Ri3e cunde: nature and preferment in The owl and the nightingale

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Title: Ri3e cunde: nature and preferment in The owl and the nightingale
Author: Simmons, Lola Janell
Abstract: Interpretations of The Owl and the Nightingale have generally fallen into two categories : those which read it as an allegory of either political , religious or intellectual issues , and those which read it as a burlesque of some aspect of human nature . The nearest consensus among recent analyses seems to be that the poem is a satire involving debate and birdlore motifs ; that , unlike other debate poems , allegorical interpretations are difficult to substantiate because the poem makes no extended allusions to contemporary issues ; and that the most likely purpose of the poem is an appeal for the preferment of Nicolas of Guildford . Critical argument over theme , however , has been nearly as vitriolic as the debate between the two birds , partly because of the poem's apparent lack of thematic unity . Hume , who has provided a convenient review of previous interpretations and of weaknesses associated with each , summarizes the problem caused by this lack of unity : "No one , in fact , has been able to extract from the birds' squabbles a single issue which would give the poem a plausible raison d'etre . This state of affairs exists because there is no meaningful subject ; the birds' debate is pointless" (127 ) .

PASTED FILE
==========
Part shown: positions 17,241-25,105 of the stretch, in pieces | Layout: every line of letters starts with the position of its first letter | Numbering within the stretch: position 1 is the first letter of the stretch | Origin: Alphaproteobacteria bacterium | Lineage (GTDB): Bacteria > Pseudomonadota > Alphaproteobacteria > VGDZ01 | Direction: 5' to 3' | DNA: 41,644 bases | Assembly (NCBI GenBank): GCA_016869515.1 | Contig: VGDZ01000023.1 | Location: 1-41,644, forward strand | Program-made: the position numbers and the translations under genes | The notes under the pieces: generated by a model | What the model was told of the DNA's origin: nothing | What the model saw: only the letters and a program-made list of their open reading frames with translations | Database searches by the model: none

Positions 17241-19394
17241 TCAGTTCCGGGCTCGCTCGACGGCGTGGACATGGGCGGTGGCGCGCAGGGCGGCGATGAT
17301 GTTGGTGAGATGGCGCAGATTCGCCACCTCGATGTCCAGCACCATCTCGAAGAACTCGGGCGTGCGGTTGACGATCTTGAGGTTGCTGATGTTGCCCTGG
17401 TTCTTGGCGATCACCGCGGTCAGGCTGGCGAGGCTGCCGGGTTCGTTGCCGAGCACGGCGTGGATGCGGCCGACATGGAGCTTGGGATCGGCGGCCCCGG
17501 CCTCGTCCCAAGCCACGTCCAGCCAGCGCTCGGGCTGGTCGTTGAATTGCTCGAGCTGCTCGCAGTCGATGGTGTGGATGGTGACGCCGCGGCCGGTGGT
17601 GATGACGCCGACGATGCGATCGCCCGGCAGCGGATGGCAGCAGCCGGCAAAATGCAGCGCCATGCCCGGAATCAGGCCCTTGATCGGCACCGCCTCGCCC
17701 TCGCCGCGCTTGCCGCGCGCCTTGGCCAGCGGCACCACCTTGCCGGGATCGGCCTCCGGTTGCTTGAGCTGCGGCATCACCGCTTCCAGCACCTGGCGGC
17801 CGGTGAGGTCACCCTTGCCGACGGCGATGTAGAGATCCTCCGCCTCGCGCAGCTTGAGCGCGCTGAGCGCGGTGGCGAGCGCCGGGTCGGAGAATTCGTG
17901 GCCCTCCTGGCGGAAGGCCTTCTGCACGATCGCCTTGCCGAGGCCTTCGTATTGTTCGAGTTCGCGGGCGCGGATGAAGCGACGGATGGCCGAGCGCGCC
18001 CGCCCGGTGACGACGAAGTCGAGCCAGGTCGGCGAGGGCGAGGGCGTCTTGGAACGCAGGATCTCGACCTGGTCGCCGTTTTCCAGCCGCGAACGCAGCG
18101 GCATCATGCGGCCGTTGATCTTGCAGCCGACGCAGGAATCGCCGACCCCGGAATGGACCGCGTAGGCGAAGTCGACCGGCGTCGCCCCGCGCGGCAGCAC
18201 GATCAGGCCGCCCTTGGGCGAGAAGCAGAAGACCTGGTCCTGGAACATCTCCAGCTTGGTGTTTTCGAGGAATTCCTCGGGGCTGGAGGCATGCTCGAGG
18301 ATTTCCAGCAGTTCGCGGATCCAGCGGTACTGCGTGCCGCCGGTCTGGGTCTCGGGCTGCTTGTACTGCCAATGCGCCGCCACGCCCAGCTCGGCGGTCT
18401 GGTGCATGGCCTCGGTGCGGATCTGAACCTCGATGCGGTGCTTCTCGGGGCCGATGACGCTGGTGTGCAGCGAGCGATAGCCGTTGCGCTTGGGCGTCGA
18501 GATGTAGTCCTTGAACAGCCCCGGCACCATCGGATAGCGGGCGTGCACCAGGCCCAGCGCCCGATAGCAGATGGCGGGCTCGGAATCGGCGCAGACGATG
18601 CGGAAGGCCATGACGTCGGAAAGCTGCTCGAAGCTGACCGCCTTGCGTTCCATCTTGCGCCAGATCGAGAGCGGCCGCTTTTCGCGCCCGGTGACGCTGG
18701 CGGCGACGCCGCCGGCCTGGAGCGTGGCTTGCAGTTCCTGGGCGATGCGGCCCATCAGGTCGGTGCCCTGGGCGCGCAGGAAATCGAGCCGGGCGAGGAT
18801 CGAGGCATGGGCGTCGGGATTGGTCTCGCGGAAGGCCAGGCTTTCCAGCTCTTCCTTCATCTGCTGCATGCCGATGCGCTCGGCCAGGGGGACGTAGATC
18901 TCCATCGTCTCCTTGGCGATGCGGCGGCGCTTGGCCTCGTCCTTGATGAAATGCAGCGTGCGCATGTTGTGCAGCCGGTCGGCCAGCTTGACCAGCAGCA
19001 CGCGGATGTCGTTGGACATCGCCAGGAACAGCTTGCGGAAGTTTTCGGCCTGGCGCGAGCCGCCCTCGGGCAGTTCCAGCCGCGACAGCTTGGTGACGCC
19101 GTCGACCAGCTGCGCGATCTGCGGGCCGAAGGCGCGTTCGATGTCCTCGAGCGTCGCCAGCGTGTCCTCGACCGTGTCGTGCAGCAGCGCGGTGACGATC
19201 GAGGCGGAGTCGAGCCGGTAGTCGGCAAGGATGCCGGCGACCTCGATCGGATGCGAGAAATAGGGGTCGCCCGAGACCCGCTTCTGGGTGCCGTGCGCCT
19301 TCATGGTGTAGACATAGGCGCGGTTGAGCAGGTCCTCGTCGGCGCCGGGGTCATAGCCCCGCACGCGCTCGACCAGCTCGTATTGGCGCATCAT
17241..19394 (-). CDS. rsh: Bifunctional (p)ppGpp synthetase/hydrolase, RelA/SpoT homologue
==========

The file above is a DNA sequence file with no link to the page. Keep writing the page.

URI: http : / /hdl .handle .net /2346 /14405
Date: 1986-08

Citation

Ri3e cunde: nature and preferment in The owl and the nightingale. Master's thesis, Texas Tech University. Available electronically from http : / /hdl .handle .net /2346 /14405 .

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